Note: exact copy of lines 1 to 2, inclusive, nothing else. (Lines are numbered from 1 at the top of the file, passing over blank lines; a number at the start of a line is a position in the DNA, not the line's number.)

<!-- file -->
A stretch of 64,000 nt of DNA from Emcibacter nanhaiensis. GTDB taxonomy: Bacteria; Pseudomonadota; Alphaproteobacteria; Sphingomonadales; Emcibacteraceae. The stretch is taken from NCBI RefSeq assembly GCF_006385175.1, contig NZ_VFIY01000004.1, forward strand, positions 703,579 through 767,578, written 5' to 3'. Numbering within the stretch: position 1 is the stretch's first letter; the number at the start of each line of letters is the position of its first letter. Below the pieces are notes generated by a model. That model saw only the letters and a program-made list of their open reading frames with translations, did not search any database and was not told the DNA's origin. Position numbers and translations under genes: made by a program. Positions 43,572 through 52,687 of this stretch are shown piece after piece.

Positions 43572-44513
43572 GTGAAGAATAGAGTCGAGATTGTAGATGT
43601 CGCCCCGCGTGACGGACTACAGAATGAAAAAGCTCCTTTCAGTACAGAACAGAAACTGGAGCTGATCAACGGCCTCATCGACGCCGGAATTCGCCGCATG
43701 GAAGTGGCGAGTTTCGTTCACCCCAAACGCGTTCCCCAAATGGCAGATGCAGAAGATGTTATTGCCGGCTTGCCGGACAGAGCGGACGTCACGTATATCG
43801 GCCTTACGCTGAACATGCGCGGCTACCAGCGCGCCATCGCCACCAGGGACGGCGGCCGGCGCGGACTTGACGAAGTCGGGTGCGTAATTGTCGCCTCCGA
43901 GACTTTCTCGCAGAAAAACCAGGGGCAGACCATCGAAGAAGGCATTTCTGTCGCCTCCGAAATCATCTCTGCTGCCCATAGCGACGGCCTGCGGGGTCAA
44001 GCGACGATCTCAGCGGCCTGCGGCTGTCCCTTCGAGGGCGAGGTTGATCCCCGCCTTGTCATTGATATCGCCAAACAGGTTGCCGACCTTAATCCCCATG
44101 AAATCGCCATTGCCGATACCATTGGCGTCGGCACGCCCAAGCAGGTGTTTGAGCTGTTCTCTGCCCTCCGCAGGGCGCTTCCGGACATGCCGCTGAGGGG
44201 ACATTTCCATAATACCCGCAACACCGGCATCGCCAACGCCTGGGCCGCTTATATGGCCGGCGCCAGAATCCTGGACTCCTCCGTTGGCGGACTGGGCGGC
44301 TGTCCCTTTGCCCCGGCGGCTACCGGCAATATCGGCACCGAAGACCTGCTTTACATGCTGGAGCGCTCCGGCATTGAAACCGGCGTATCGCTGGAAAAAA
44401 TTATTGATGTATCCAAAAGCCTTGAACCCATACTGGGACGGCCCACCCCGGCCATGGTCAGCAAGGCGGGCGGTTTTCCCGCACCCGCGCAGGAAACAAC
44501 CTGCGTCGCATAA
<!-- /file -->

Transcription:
A stretch of 64,000 nt of DNA from Emcibacter nanhaiensis. GTDB taxonomy: Bacteria; Pseudomonadota; Alphaproteobacteria; Sphingomonadales; Emcibacteraceae. The stretch is taken from NCBI RefSeq assembly GCF_006385175.1, contig NZ_VFIY01000004.1, forward strand, positions 703,579 through 767,578, written 5' to 3'. Numbering within the stretch: position 1 is the stretch's first letter; the number at the start of each line of letters is the position of its first letter. Below the pieces are notes generated by a model. That model saw only the letters and a program-made list of their open reading frames with translations, did not search any database and was not told the DNA's origin. Position numbers and translations under genes: made by a program. Positions 43,572 through 52,687 of this stretch are shown piece after piece.

Positions 43572-44513